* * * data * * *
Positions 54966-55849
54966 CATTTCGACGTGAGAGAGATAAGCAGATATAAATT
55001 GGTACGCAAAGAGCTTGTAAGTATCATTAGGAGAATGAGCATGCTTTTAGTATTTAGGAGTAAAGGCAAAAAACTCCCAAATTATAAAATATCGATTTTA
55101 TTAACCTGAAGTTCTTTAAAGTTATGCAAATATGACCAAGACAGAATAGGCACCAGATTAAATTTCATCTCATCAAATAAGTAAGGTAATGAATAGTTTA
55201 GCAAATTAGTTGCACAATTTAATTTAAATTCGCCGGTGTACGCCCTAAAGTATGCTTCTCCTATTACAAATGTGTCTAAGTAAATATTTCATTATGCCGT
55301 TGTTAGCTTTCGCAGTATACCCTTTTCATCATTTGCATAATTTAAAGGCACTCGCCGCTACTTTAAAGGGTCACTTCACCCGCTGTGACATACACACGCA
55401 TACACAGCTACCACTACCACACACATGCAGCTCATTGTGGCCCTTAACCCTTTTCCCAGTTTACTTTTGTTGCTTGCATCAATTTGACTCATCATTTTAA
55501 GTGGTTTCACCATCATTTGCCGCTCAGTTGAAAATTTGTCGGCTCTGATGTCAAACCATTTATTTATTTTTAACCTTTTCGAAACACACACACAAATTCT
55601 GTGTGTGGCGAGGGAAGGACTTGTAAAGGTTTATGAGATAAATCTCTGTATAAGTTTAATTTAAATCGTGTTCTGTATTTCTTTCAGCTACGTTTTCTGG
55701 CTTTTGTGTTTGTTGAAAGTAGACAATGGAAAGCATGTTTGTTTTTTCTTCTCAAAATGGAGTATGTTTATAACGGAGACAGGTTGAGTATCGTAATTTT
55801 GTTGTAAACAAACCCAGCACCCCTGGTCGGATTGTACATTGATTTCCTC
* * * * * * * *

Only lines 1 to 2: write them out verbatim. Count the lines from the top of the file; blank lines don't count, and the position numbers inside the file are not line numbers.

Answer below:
Positions 54966-55849
54966 CATTTCGACGTGAGAGAGATAAGCAGATATAAATT